Something which was interesting was the ‘controlled assessment’ part of the course. Controlled assessment is basically coursework but done within the lesson. The advantages of this is that teachers and examiners know that cheating has not taken place. Its very locked down so students cannot use google or any resources that ‘real’ comp scis would have in industry or research. However, I feel this could be detrimental to the GCSE and could put off students from taking it further, especially girls.

Students who can take computing assignments home and do it in the ‘safety’ of the own environment are more likely to explore and feel comfortable to be creative as they will have access to resources.

Girls suffer from computer anxiety – which means they find it intimidating using the computer in front of others as they feel they will be laughed at for making a mistake. Making them do programming in front of people will put them off as this is exactly the issue with computer A-level. This was an issue amongst the teachers also.

By enforcing that students first experience of programming is alone, it reinforces the geek stereotype of working alone.

The type of controlled activities are things like making a calculator or hangman.

What can we do to help? 

Teachers need support to teach this course, without it, it won’t be offered in schools.

There is a lack of resources in terms of books and text books for the course. It would be great if we could contribute resources on different areas of assessment from our own lectures and courses.

I personally felt that the most worrying aspect of the course was the lack of the big picture. There needs to be more of a real world emphasis, things like HCI and interdisciplinary aspects are not covered and its these things that can help contribute to young people being turned on by computing rather than being turned off. Don’t get me wrong, every computer scientist needs to know the fundamentals but they need to know how the fundamentals can contribute to this wonderful world we live in.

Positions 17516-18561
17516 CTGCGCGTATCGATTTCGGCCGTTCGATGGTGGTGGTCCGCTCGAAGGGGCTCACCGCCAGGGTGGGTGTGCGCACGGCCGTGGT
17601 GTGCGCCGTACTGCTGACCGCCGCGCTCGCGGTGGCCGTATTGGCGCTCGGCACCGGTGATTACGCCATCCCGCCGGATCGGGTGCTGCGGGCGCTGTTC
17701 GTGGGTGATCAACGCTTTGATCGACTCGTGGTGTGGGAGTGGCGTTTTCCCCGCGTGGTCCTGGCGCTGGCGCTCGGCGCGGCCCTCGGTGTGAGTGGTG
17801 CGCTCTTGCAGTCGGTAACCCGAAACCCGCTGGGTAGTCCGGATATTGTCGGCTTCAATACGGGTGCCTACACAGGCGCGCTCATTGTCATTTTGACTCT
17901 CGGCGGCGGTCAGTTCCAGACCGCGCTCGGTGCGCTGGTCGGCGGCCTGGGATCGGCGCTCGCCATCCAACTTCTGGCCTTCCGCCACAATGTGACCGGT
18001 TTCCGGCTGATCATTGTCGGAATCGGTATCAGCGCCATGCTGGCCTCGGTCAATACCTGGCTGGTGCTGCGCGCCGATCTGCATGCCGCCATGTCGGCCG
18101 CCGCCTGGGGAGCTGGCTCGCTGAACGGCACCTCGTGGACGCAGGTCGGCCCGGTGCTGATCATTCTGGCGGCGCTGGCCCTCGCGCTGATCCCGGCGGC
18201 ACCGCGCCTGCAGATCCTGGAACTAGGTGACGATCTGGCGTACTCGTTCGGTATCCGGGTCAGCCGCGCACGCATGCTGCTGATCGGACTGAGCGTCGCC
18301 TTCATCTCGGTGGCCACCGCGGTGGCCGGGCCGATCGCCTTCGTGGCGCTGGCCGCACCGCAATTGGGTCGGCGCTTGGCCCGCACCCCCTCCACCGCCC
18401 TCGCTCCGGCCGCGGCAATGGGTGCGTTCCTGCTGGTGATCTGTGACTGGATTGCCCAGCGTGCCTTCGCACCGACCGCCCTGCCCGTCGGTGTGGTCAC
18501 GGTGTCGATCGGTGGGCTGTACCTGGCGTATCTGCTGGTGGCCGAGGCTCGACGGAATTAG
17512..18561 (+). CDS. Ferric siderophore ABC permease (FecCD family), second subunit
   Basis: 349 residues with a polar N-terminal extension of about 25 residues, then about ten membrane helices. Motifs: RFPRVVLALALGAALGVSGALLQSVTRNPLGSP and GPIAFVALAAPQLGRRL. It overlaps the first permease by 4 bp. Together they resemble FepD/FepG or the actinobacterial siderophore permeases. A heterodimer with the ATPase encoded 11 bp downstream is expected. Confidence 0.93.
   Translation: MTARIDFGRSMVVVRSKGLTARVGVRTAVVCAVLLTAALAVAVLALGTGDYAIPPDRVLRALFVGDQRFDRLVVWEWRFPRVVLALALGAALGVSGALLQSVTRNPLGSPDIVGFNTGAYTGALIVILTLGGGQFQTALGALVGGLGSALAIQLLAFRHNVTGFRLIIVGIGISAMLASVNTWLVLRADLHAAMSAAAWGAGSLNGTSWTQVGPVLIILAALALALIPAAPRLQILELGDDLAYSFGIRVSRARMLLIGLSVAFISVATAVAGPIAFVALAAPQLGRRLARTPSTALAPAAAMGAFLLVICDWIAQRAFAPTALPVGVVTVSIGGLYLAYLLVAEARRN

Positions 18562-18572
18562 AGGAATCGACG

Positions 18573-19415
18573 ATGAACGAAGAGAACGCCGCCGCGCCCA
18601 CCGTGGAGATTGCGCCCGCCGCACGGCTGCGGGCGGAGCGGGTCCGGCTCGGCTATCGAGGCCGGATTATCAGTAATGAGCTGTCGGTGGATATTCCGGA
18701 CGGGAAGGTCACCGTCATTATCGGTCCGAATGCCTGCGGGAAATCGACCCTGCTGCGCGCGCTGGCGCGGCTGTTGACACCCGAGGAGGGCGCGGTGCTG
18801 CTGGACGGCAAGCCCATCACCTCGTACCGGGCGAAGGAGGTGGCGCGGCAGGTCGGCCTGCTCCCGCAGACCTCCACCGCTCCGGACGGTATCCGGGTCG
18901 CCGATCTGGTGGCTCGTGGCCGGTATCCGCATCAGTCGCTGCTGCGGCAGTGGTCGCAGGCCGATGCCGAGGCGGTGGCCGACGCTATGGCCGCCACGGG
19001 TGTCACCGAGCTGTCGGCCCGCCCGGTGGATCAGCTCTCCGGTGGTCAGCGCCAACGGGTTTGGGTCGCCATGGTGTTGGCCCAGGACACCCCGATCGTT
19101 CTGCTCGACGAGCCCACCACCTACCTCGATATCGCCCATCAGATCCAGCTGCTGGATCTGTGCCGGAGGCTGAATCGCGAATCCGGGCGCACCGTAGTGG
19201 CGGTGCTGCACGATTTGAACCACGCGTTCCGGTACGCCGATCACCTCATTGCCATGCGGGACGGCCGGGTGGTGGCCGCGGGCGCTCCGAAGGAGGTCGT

Geeks = Chic

In light of the recent news in light of computer science education in UK Schools, I thought I would start this blog to reflect upon this and give my own experience and understanding of this area. The article which spurred me to start this blog was on BBC News and it was ‘Coding – the new Latin’.  I will also be reflecting on the work we are doing in Technocamps.

Almost everyday for the last five years, I have been reading articles, press releases and have attended discussions on the skills shortage in the IT industry. Today is no different. Its the same arguments, same people and the same phrases. Don’t get me wrong, I am REALLY pleased that we are seeing these discussions take place, but I really would love for us not to have to worry about this. My PhD thesis investigated why girls did not enter into computing courses or careers as well as also looking at why people in general were put off by its prospect and had the following results:

1. The type of course in IT or computing previously experienced had an impact on whether female participants decided to continue with further IT and computing courses.

The results of this thesis have shown that the courses taken by participants either at GCSE or at A-level had a direct impact on whether female students decided to continue studying IT or computing at A-level or degree respectively. GCSE level participants generally found their course boring and found it difficult to understand what they would learn from further courses in IT. Those female participants who took A-level IT were far more likely to continue on to study it at degree level because they enjoyed the course and were able to understand how it related to the IT industry. However, female participants who took A- level computing were far less likely to continue to a computing degree because they found the programming module difficult and did not understand how the concepts of the course related to the real world.